While these digital communities provide a value in terms of broad exposure and convenience, physical, face-to-face conferences are really the ideal way to build lasting connections. Mike identifies three main categories: international corporate conferences, regional conferences, and local metropolitan conferences. International corporate conferences are “the major league” events, with high ticket prices and huge sponsors. Though these are important, for the purpose of connecting and interacting with the community to find potential hires, regional and local events are far more effective.
Come to a meetup one time and not come back…that just doesn’t work.
Mike pulled up a mid-sized, Chicago-based company’s website during our interview, pointing out an obvious trend in their openings: “they are desperate for engineers.” Yet, there’s a local developer conference coming up in the area — which he plans on attending — and he can “almost guarantee” they aren’t sending anyone.
And Mike only calls them out because they sent someone last year — but even that’s not enough. He says companies “will come to a meetup one time and not come back… that just doesn’t work. You have to be an active participant, you have to give first before you expect to get.”
The How-To of Community Involvement
The Hiring Manager Needs to be Personally Active
There are many ways to be involved in any of these communities, but it cannot be emphasized enough: you must be an active participant.
Mike applied this to the case of conferences and meetups: “a speaking slot is 5x more valuable than a sponsorship slot.”
Why? Through speaking, he says, you are verbally and visually demonstrating that you are giving back to the community. Through speaking, you get positioned as an expert, and people will come to you with questions. Through speaking, you gain access to a speaker dinner, in which you have a chance to sit down and talk to other influencers in the space. Overall, you are a far more active participant and visible personality at the event, and developers will remember that.
A speaking slot is 5X more valuable than a sponsorship slot.
And this can be applied to digital as well: don’t just favorite a Tweet, tweet a thoughtful response back. Don’t just monitor a Github conversation, contribute something relevant you know about the topic. Always choose the active role over the passive.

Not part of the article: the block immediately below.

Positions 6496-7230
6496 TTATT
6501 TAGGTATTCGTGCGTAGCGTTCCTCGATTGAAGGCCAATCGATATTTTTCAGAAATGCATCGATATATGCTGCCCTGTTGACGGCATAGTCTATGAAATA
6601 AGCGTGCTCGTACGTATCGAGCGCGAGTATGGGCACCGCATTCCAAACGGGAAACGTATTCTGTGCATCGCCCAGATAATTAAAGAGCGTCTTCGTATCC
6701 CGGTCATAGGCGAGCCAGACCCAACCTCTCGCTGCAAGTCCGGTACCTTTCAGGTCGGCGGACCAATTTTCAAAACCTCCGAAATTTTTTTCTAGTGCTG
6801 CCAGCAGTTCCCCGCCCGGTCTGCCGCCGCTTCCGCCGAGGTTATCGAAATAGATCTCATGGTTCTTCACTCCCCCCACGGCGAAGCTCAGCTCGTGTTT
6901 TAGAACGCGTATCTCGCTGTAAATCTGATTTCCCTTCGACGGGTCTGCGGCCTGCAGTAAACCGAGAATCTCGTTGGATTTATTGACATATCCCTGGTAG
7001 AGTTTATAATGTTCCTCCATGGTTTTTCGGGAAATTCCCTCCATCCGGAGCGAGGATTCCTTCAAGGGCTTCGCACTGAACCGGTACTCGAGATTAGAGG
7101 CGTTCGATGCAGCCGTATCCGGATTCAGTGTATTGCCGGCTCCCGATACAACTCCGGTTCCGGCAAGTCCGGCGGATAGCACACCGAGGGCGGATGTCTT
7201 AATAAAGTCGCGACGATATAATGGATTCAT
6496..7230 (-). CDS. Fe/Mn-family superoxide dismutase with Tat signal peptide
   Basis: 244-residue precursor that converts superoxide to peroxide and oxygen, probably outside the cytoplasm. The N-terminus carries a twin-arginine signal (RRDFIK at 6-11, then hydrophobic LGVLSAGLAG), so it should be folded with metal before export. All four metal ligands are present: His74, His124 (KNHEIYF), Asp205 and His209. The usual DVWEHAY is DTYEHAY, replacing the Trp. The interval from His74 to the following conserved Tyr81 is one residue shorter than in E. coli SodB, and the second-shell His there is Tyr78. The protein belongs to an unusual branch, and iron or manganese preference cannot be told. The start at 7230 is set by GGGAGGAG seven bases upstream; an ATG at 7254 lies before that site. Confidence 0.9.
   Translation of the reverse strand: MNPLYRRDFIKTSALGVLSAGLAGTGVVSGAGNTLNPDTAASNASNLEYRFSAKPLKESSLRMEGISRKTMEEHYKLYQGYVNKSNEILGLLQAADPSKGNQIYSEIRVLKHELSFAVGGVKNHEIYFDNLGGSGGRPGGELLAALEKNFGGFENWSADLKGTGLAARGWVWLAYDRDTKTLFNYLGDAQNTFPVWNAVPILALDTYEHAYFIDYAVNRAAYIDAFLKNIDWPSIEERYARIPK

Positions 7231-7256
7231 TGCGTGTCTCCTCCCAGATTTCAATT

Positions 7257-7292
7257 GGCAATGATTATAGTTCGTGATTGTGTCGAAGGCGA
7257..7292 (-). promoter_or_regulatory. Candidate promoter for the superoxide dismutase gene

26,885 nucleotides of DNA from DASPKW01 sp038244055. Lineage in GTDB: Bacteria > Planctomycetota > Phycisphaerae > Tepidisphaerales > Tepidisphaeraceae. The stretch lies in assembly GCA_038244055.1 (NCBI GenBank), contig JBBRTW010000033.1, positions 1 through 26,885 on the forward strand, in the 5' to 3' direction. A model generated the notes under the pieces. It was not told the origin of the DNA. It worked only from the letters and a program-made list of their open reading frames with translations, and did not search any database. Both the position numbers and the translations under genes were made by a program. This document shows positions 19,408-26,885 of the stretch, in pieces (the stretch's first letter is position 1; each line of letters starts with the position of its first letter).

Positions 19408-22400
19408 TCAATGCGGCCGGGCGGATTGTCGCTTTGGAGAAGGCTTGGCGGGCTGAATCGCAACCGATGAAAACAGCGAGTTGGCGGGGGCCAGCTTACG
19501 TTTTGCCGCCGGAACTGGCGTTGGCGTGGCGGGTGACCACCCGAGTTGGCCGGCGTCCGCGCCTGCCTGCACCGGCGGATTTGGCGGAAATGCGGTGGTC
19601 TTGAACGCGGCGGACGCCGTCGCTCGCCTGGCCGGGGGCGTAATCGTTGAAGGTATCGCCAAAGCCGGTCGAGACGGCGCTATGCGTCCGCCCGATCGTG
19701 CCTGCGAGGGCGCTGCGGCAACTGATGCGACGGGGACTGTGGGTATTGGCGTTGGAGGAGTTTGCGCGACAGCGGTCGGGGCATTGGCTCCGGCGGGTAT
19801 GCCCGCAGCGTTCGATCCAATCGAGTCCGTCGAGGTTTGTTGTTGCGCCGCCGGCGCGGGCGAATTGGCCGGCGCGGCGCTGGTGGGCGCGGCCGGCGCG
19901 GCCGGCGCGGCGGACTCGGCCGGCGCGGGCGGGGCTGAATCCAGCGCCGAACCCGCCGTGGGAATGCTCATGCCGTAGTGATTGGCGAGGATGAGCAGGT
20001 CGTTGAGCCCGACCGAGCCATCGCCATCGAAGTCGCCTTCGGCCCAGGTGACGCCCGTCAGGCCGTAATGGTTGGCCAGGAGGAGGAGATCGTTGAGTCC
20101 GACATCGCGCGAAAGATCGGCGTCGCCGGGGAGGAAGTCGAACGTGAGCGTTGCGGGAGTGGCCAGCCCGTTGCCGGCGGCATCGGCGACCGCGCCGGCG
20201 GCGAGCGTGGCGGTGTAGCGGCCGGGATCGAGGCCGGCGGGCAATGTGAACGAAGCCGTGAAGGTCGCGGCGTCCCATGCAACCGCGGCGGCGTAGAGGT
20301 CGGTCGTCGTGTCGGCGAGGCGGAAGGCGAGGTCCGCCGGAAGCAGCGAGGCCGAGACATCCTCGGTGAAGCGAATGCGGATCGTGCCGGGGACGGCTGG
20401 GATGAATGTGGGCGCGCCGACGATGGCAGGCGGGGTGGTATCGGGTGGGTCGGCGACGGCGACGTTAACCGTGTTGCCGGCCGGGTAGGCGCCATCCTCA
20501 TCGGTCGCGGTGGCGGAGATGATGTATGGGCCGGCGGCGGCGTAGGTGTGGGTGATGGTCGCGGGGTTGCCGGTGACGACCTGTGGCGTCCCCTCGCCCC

And it doesn’t only have to be the hiring manager who does this. In fact, it shouldn’t be. Invite other people on your team to get involved too. Have challenge days where everyone teams up and tries to solve a popular software issue on a Github thread. If one of your developers enjoys public speaking, try to get them in front of a local meetup. Don’t go it alone — think of where your team’s strengths lie, how those can translate into community engagement, and encourage them to give back.
The relationships need to be built before you need them
But it’s not enough to be active in the community only when your company has a need. Mike emphasizes that you should be giving back and building these relationships before you need them (and with the knowledge that you may never need them). You should go back to the conferences, keep up with the people you meet, and continue to give back to the community as much as you can. Just as with all networking, the only thing worse than doing none at all is doing so inauthentically.
Being active in communities is a long term strategy, not a quick fix. The fact is, you won’t always know who you’ll need down the line. Using this method, you might connect with 100 people, and only ever call on one to fill a vacancy. But the other 99 you met? A few of them might know someone perfect for the position too, and refer them to you when you tell them about the opening. And the thing is, people will be happy to make that referral, because your company’s culture has a reputation of fostering talent and making meaningful contributions to the industry.
The bottom line: if you give to the community and authentically invest in it, it will give back to you.
Olivia Lanaras is an Oregon-raised, London-based freelance writer with a passion for tech, entrepreneurship, and the startup world.